The main themes explored in the short story “The Signal-Man” by Charles Dickens are that of reason versus the supernatural and of insanity. Additionally, the story is enhanced through the motif of the eyes. The author’s main message is that some events are hard to explain by only using reason.

Reason versus the Supernatural

“The Signal-Man” is constructed around the conflict between rational thought and what appear to be supernatural events. In the short story, a seemingly intelligent and logical man firmly believes that he is haunted by a ghost or a spectre which warns him about catastrophic events which are about to happen close to his railway cabin station. But while the man is convinced he is not hallucinating and that there is a link between the apparitions and two railway accidents (a crash and the death of a lady),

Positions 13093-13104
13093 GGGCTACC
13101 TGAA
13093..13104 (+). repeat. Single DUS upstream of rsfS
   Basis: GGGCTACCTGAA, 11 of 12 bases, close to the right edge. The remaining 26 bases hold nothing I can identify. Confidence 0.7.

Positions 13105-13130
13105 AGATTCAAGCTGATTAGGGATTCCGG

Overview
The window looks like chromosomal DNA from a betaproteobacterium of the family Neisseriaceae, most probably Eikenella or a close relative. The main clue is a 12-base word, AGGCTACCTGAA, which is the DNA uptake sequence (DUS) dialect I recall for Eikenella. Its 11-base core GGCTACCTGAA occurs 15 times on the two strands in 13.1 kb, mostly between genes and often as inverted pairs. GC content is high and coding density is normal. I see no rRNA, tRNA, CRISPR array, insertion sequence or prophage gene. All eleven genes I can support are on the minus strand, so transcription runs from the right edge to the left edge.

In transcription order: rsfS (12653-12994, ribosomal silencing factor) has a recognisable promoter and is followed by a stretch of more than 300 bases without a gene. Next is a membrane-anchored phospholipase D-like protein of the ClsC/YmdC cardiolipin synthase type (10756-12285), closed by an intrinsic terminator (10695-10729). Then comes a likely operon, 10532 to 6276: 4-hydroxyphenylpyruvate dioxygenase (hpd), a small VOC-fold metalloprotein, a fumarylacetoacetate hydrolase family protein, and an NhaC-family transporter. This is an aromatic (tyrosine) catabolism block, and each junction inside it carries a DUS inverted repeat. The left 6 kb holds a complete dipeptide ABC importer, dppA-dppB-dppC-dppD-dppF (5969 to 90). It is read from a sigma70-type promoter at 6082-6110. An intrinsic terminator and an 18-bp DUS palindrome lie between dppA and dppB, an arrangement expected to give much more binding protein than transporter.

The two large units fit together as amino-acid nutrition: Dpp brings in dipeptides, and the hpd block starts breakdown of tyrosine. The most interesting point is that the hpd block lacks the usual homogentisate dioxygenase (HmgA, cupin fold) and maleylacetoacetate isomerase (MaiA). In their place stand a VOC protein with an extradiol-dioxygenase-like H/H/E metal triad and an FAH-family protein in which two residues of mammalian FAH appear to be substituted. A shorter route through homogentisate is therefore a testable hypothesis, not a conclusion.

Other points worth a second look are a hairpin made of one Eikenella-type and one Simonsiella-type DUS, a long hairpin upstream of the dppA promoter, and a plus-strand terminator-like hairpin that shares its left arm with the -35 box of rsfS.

Another theme explored in the text is that of insanity. Many times, people tend to have preconceptions of what a mad person should act like. We tend to assume such a person should be illogical and that madness is easy to spot. Yet, madness may have nothing to do with intelligence and logical thinking.


Motif: The eyes

The motif of the eyes goes hand in hand with both of the themes of the short story. The author makes eight references to the eyes. In the short story, these organs become a motif indicating madness and the troubled nature of the signal-man: “The monstrous thought came into my mind, as I perused the fixed eyes and the saturnine face...”


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